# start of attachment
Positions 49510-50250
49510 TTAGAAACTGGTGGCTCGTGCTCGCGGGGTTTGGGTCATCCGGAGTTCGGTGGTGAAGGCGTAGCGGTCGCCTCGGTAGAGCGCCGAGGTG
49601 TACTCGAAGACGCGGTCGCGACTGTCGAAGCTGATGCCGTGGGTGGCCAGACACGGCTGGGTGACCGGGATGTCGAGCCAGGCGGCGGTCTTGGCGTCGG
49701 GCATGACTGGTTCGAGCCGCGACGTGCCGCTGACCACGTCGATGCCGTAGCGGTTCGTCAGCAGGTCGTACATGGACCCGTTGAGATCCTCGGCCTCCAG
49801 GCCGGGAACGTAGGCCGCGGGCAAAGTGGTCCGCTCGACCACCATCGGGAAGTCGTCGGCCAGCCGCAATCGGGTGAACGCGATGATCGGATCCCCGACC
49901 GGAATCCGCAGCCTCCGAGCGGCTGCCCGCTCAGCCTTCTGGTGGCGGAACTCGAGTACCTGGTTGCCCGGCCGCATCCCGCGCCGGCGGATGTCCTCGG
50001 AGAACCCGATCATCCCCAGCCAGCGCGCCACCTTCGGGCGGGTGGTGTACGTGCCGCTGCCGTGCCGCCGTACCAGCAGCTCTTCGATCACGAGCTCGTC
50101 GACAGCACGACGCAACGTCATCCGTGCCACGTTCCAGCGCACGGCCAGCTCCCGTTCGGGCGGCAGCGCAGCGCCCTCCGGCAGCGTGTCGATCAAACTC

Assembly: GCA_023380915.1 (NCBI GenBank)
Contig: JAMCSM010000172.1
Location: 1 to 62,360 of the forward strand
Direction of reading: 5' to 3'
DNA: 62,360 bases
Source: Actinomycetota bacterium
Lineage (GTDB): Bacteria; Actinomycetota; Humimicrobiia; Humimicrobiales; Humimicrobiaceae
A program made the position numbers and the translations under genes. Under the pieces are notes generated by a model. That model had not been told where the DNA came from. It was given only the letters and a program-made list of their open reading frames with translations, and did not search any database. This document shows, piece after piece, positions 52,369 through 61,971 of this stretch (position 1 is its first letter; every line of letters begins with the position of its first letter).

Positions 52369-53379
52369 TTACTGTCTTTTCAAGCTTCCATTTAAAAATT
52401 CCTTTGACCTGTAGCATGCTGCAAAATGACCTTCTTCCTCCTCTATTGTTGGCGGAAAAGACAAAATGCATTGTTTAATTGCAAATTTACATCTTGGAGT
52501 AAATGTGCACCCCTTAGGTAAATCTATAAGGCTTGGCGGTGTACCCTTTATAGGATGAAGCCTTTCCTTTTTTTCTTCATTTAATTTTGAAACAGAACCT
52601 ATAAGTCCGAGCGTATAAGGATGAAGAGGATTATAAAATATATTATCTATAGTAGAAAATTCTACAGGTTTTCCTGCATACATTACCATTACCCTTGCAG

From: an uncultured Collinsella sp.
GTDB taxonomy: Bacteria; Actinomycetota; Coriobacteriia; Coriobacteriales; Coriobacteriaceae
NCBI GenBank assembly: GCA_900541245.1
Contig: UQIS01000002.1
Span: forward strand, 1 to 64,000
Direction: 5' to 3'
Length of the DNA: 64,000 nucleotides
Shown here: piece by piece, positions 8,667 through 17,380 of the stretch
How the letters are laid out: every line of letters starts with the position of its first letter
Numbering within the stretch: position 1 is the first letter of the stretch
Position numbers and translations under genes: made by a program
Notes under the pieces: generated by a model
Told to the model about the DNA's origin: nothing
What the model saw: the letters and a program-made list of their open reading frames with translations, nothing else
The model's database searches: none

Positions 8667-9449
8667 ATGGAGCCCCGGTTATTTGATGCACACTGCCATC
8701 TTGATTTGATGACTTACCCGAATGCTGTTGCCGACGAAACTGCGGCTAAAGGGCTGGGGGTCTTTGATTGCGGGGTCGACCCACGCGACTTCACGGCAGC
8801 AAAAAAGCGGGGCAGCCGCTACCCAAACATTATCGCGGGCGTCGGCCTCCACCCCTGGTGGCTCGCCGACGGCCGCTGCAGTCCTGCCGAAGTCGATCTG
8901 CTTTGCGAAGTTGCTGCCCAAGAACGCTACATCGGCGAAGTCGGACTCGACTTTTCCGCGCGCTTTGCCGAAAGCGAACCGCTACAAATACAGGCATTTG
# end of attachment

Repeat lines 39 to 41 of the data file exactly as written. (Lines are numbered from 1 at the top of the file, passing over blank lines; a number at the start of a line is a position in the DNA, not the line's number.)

8701 TTGATTTGATGACTTACCCGAATGCTGTTGCCGACGAAACTGCGGCTAAAGGGCTGGGGGTCTTTGATTGCGGGGTCGACCCACGCGACTTCACGGCAGC
8801 AAAAAAGCGGGGCAGCCGCTACCCAAACATTATCGCGGGCGTCGGCCTCCACCCCTGGTGGCTCGCCGACGGCCGCTGCAGTCCTGCCGAAGTCGATCTG
8901 CTTTGCGAAGTTGCTGCCCAAGAACGCTACATCGGCGAAGTCGGACTCGACTTTTCCGCGCGCTTTGCCGAAAGCGAACCGCTACAAATACAGGCATTTG